Exclusive: Favourite for EU top job Jean-Claude Juncker ‘not budging on free movement of people’
Jean-Claude Juncker open to returning some powers, and keen to keep Britain in the EU, but insists on core values
The frontrunner in the race for the EU’s top job has warned David Cameron against any attempt to limit freedom of movement across the union as part of the Prime Minister’s bid to renegotiate Britain’s relationship with Brussels.
In an interview with The Independent, Jean-Claude Juncker said that he was open to discussions about returning some powers to the UK, but made clear he would not budge on the “basic principle” of free movement of people.
Mr Juncker, the former Prime Minister of Luxembourg who is campaigning to succeed José Manuel Barroso as head of the European Commission, wants Britain to remain in the EU and has put policies aimed at keeping the union intact at the centre of his campaign.
But he has drawn a line at renegotiating the core value of freedom of movement across the 28 member states – an issue over which Mr Cameron frequently clashes with Brussels, most recently with plans for tougher rules for migrants claiming benefits in the UK.
“I’m a little surprised by this debate in Britain,” Mr Juncker said, adding that successive British governments had been enthusiastic cheerleaders for enlarging the EU.
“I don’t understand why Britain is stepping away from one of the basic principles in the European treaties. You have to know if you are enlarging the European Union to Bulgaria, to Romania, to Poland, workers out of these countries can and will come to your country.”
Mr Cameron yesterday indicated that the British appetite for expansion had peaked, and spelt out his opposition to potential new members such as Turkey unless there were major changes to freedom of movement. He signalled he could veto future applications, pointing out that any new members had to be unanimously agreed by all current states.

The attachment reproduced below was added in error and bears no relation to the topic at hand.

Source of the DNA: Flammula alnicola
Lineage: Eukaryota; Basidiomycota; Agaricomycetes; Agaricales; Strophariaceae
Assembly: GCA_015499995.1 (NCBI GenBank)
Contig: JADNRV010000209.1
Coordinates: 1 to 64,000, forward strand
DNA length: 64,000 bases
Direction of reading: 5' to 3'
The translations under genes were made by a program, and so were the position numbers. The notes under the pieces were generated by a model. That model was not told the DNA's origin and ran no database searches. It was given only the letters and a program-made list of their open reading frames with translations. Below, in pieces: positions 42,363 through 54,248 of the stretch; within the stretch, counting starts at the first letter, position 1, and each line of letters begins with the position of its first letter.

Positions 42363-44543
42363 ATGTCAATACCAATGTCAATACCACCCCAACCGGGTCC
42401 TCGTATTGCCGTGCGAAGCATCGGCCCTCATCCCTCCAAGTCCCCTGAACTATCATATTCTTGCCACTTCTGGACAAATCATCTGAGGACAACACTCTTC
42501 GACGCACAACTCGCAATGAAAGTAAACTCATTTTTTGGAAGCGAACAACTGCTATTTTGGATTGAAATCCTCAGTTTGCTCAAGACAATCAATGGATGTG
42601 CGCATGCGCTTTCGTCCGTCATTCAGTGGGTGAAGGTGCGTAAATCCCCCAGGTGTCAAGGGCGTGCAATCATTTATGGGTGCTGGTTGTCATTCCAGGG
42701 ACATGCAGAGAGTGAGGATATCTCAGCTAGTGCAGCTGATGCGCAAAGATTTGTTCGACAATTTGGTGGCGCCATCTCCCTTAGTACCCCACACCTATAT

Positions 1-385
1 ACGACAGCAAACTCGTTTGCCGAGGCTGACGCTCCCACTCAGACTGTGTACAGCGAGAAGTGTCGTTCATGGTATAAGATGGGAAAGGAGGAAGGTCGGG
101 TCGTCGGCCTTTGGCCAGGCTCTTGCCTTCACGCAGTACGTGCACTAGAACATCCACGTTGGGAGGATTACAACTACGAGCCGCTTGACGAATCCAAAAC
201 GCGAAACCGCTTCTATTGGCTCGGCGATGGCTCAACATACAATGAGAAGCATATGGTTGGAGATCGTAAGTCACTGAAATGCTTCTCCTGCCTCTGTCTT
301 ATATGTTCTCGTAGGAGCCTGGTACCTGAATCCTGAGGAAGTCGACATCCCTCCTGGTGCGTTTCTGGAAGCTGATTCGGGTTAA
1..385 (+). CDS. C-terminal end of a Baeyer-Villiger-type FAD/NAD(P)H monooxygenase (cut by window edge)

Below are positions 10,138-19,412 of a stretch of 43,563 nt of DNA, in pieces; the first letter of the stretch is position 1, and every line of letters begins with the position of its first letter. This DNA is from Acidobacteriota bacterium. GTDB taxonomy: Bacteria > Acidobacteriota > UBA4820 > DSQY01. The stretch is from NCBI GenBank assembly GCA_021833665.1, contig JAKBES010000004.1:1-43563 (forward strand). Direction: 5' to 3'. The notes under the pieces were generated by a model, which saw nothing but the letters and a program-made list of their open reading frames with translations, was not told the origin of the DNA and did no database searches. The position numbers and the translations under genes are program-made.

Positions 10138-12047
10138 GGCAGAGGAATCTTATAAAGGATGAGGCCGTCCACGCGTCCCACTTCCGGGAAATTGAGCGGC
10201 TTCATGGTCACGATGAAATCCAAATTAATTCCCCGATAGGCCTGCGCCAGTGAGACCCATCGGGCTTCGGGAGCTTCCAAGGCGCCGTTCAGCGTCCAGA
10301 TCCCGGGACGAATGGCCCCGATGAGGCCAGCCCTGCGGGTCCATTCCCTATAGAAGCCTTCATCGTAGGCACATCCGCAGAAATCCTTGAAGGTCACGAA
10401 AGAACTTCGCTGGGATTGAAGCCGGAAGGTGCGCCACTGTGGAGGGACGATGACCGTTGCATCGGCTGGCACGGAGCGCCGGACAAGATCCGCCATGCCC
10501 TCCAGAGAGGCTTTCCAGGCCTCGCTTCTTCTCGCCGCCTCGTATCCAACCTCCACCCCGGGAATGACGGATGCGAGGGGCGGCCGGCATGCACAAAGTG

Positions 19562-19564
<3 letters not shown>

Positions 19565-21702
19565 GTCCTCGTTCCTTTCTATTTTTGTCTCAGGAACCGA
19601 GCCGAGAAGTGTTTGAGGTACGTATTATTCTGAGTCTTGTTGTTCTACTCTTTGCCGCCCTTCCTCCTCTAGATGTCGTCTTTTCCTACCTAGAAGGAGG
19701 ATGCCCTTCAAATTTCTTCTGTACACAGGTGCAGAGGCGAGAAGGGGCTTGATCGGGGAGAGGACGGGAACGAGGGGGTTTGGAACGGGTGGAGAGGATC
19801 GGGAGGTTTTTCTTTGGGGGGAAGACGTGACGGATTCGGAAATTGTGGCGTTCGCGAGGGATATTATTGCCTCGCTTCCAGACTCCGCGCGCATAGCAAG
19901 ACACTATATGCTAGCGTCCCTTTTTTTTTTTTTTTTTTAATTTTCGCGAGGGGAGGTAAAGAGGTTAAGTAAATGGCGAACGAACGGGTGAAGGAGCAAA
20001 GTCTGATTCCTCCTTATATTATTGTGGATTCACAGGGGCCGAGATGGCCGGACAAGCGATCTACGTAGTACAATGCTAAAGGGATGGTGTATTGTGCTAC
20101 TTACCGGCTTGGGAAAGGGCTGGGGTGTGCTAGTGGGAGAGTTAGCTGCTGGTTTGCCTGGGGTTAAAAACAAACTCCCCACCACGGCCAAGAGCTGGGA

He argued that the citizens of new EU member states should be allowed to travel around the Union only once their per capita income reached a certain level.
Mr Cameron has vowed to claw back powers from Brussels ahead of a promised referendum on EU membership in 2017. He told the BBC yesterday that he was optimistic about his chances, but added: “We will have the referendum whether or not I have successfully negotiated.” David Cameron speaking about this month’s European elections on the BBC
For successful negotiations, he will be looking for an ally in Brussels when the next Commission starts its five-year term in November, a role Mr Juncker appeared to be pitching for, despite concerns in London that he is too pro-integration.
“I would like to take care of the British specificities,” Mr Juncker said aboard his campaign bus in the German city of Fulda, just a fortnight ahead of European Parliament elections that will decide whether he or the Socialist candidate, Martin Schulz, will be put forward to lead the Commission.
“We have to respect the British desire to have a discussion inside the European institutions [about] whether or not some competencies... should be repatriated to the national parliaments,” said Mr Juncker, whose centre-right European People’s Party is currently forecast to win the most seats in the May 22-25 polls.
He mentioned policing and justice powers as an area open for discussion, but stressed that it was “not a one way debate” and Mr Cameron should in turn not stand in the way of eurozone nations who want greater economic integration. In 2011 Mr Cameron vetoed tough new rules for eurozone nations on tax, spending and deficits.
Mr Schulz shares Mr Juncker’s policies on the free movement of people, but is even more outspoken on closer integration than his rival. In his current role as President of the European Parliament, he has spoken out against British attempts at renegotiation.
Due to the intricacies of a new system being trialled this year to select the next Commission President, Mr Juncker and Mr Schulz are campaigning to win both the votes of the people and the support of the leaders of the 28 EU countries.
Until now the heads of state were responsible for appointing a President of the Commission, the executive arm, which proposes and upholds the bloc’s laws.
In an effort to boost interest in the election and make the process more democratic, this year the seven political groups in the European Parliament have been asked to put forward candidates for the job. In theory, the group that wins the most seats will have their nominee anointed by the heads of state.
British diplomats have been scathing of this plan, arguing that the position should remain politically neutral. Some leaders have also voiced reservations, leading to concerns that the heads of state could simply ignore the proposal from the parliament and again name their own candidate.
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